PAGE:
Itaque ne mortuo quidem perinde adfectus est, sed tantum non statim a funere ad negotiorum consuetudinem rediit iustitio longiore inhibito. Quin et Iliensium legatis paulo serius consolantibus, quasi obliterata iam doloris memoria, irridens se quoque respondit vicem eorum dolere, quod egregium civem Hectorem amisissent.
When [his son] Drusus died Tiberius was not greatly concerned, and went back to his usual business almost as soon as the funeral ended, cutting short the period of official mourning; in fact, when a Trojan delegation arrived with condolences somewhat belatedly, Tiberius grinned, having apparently got over his loss, and replied: “May I condole with you, in return, on the death of your eminent fellow-citizen Hector?”
Life of Caligula
Infensus turbae faventi adversus studium suum exclamavit: “Utinam p. R. unam cervicem haberet!”
On one occasion the people cheered the team he opposed; he cried angrily: “I wish all you Romans had only one neck!”
Incitato equo, cuius causa pridie circenses, ne inquietaretur, viciniae silentium per milites indicere solebat, praeter equile marmoreum et praesaepe eburneum praeterque purpurea tegumenta ac monilia e gemmis domum etiam et familiam et supellectilem dedit, quo lautius nomine eius invitati acciperentur; consulatum quoque traditur destinasse.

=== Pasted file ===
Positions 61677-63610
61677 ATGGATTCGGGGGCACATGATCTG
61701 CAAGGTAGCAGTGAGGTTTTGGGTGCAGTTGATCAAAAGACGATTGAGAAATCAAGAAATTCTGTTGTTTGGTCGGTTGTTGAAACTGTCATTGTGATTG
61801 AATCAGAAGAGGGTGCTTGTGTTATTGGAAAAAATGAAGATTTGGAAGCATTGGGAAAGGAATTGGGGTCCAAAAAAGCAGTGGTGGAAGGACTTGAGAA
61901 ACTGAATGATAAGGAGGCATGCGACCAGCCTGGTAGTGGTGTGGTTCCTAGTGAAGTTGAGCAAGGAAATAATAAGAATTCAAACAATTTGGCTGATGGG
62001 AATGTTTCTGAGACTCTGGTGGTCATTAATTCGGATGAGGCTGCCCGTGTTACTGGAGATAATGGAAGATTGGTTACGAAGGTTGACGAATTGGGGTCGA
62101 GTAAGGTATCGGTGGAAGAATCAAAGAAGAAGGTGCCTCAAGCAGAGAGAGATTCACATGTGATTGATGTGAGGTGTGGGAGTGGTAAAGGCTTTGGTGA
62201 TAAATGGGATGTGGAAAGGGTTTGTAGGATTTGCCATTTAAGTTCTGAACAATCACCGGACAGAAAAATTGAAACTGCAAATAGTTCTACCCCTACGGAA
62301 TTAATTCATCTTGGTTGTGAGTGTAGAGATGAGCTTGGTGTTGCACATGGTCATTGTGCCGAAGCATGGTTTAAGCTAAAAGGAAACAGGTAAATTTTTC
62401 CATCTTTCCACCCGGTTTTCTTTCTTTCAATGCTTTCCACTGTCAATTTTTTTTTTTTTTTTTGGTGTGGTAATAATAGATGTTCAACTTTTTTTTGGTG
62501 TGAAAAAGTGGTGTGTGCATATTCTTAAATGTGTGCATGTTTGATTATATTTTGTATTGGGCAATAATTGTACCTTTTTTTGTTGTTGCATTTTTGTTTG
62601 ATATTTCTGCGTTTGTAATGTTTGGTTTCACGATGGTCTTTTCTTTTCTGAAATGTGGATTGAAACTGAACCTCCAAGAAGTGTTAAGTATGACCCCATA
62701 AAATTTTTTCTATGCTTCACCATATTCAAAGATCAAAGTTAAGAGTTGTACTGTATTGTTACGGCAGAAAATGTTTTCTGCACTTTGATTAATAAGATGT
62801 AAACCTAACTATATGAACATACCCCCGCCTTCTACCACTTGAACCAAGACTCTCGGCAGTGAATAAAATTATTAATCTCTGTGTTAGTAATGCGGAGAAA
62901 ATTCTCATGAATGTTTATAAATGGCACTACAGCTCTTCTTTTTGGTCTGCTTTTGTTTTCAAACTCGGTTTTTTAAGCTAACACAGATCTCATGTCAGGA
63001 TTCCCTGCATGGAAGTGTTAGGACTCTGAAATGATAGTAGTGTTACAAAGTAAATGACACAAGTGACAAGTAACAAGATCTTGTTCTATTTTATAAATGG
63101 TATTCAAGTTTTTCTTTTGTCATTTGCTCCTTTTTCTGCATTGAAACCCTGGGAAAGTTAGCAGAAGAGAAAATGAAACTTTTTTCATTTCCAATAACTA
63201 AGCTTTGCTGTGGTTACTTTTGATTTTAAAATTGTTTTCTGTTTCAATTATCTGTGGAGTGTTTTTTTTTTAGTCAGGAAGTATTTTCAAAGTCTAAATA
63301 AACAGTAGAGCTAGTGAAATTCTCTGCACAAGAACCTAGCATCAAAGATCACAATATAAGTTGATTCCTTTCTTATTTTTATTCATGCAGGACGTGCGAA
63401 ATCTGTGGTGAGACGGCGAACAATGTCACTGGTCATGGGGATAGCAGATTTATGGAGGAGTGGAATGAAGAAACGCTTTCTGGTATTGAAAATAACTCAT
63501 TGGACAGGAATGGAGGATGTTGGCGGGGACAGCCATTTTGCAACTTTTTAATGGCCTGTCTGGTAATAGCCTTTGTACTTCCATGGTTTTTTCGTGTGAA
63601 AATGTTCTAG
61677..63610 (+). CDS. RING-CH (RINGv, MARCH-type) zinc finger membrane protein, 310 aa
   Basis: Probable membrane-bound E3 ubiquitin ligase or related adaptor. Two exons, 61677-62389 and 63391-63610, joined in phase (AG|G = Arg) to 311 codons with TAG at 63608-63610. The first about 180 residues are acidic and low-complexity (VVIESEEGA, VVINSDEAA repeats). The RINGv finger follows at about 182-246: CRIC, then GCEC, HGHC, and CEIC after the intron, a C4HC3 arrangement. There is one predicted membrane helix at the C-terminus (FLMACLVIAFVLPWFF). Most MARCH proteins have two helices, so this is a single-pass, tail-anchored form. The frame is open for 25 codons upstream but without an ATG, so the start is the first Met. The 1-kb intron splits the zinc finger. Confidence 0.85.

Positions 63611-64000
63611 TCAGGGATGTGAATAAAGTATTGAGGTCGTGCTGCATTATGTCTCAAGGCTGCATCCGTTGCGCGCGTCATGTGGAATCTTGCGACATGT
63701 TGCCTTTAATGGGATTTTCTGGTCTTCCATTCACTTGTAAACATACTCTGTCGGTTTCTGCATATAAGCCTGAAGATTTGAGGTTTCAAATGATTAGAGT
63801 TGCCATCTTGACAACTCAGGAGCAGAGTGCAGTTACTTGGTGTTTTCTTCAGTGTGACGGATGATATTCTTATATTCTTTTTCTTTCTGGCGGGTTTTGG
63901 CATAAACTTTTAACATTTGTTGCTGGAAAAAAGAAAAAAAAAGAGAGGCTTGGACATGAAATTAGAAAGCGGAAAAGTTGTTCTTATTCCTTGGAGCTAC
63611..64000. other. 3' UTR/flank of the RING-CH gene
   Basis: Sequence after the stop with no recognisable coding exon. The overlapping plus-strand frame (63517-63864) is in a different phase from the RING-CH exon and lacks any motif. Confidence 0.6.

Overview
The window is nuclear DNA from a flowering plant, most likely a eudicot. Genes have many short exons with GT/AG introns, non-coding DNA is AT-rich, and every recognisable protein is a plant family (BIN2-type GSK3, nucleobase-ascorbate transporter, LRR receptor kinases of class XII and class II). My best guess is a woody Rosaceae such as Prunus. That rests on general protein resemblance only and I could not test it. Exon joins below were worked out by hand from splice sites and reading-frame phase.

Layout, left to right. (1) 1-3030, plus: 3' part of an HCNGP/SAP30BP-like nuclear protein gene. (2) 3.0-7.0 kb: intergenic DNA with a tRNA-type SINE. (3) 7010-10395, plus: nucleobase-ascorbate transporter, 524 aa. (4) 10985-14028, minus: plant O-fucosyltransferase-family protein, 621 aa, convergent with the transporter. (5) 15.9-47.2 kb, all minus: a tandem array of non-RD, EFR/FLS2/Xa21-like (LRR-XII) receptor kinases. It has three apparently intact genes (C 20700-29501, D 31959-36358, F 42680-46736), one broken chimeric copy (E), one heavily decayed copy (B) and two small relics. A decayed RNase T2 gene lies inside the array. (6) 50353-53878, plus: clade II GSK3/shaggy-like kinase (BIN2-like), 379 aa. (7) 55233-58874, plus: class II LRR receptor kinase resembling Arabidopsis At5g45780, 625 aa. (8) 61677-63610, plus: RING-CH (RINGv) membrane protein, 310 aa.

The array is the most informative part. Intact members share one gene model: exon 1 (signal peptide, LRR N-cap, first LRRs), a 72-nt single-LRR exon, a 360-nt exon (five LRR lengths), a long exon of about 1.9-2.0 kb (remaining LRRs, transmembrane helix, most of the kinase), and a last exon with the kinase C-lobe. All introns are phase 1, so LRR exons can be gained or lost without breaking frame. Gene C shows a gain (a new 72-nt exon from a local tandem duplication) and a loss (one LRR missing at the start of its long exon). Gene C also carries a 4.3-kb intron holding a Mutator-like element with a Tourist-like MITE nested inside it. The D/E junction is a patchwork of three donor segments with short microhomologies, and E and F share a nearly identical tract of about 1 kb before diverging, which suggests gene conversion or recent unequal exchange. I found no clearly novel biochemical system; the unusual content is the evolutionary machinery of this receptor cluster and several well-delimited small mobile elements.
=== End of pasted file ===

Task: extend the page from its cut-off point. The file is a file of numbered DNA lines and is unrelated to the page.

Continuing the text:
To prevent Incitatus, his favourite horse, from being disturbed he always picketed the neighbourhood with troops on the day before the races, ordering them to enforce absolute silence. Incitatus owned a marble stable, an ivory stall, purple blankets, and a jewelled collar; also a house, a team of slaves, and furniture – to provide suitable entertainment for guests whom Gaius invited in its name. It is said that he even planned to award Incitatus a consulship.
And, of course, from the Life of Julius Caesar:
Pontico triumpho inter pompae fercula trium verborum praetulit titulum VENI·VIDI·VICI non acta belli significantem sicut ceteris, sed celeriter confecti notam.
“In his Pontic triumph he displayed among the show-pieces of the procession an inscription of but three words, “I came, I saw, I conquered,” not indicating the events of the war, as the others did, but the speed with which it was finished.”
Dein pluribus hostiis caesis, cum litare non posset, introiit curiam spreta religione Spurinnamque irridens et ut falsum arguens, quod sine ulla sua noxa Idus Martiae adessent; quanquam is venisse quidem eas diceret, sed non praeterisse.
“Several victims were then sacrificed, and despite consistently unfavourable omens, he entered the House, deriding Spurinna as a false prophet. “The Ides of March have come,” he said. “Yes, they have come,” replied Spurinna, “but they have not yet gone.””
Atque ita tribus et viginti plagis confossus est uno modo ad primum ictum gemitu sine voce edito, etsi tradiderunt quidam Marco Bruto irruenti dixisse: και συ τέκνον.
“Twenty-three dagger thrusts went home as he stood there. Caesar did not utter a sound after Casca’s blow had drawn a groan from him; though some say that when he saw Marcus Brutus about to deliver the second blow, he reproached him in Greek with: “You, too, my child?””